So, to explain what is happening in the code, a new Vue app is being instantiated, linked to the #vuejs element as its template. The template further is associated to the data object which contains the data the user wants Vue app to render. A special {{}} tag is used in the template for dynamic content which could be found in the Vue app data.

Now, Vue could be either used to create some kind of standalone widgets or create a whole web application.

But whenever you're going to build a big project or an application, the best way to setup your Vue application is to use Vue CLI. This command line utility helps you to choose from set of build tools according the requirements and set ups and configures the intial point of your Vue application. This indeed helps a developer to save a lot of time and effort if he starts from the scratch.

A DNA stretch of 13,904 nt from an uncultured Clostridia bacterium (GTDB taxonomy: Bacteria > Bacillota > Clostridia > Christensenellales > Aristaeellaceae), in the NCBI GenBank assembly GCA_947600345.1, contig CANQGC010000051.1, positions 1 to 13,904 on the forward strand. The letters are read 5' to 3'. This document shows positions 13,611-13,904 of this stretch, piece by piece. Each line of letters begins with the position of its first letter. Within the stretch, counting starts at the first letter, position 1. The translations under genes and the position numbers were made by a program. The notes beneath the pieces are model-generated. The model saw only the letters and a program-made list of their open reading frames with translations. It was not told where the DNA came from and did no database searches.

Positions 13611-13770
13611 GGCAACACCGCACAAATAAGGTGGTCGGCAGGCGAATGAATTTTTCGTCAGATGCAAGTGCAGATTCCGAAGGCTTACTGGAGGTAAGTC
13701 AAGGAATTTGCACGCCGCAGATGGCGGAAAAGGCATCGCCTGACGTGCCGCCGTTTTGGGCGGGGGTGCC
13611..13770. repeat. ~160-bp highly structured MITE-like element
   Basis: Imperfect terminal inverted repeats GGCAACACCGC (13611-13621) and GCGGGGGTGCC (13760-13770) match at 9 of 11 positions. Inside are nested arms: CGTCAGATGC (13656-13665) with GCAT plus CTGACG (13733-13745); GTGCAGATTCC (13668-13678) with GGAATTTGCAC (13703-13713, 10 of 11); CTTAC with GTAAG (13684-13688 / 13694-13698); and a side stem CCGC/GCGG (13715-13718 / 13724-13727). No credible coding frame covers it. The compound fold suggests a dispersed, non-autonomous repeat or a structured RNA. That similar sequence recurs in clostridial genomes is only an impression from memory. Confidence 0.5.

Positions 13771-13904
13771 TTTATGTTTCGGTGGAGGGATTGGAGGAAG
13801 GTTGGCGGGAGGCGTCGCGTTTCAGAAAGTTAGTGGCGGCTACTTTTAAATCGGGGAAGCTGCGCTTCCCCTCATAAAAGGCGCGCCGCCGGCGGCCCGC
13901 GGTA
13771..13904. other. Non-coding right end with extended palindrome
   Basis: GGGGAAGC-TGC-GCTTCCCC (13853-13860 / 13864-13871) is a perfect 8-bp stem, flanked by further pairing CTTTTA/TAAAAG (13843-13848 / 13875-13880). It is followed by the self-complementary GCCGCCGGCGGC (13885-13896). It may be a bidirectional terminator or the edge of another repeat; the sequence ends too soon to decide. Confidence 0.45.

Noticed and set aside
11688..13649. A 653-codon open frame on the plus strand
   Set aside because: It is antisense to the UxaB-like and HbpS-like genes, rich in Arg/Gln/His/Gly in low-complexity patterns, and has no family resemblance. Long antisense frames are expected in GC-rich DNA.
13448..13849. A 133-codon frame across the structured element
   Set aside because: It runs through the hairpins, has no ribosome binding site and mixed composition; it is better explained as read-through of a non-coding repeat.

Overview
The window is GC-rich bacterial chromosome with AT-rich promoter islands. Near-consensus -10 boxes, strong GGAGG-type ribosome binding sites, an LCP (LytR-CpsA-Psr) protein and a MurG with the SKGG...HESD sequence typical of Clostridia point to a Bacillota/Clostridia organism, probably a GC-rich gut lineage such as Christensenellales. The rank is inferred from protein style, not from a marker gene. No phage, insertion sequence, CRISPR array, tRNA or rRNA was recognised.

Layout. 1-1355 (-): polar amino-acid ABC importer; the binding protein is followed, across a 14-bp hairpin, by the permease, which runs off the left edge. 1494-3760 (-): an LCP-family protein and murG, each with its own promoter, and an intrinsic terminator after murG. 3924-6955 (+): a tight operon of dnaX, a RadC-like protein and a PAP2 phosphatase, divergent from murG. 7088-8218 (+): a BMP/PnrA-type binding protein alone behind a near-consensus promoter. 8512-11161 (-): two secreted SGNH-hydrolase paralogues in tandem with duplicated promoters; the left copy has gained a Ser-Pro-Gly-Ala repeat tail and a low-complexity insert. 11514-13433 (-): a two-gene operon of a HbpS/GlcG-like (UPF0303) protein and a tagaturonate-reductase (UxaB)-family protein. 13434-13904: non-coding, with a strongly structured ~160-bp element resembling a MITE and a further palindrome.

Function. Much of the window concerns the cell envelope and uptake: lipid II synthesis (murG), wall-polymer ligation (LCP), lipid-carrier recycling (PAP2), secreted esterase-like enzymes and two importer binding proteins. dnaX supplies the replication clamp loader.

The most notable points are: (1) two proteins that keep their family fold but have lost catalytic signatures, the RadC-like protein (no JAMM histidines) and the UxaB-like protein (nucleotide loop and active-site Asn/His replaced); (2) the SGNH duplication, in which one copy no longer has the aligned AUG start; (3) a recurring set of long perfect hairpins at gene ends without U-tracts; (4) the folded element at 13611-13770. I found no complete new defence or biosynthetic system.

We'll understand how Vue CLI could be used to create a simple check-list for our day to day lives.

To install it using npm, open the command prompt and type:

> npm install -g @vue/cli 

Once it is succesfully installed, you can probably check if it is installed by typing the command vue --version which will give the version of vue CLI installed.

In order to create or start an application using Vue CLI, type the given command in the directory you want to keep this project:

> vue create daily-list

(Let's name this project 'daily-list')

You'll see these kinds of set up options present for setting up the application.

Vue CLI v4.5.12
? Please pick a preset:
  Default ([Vue 2] babel, eslint)
> Default (Vue 3 Preview) ([Vue 3] babel, eslint)
  Manually select features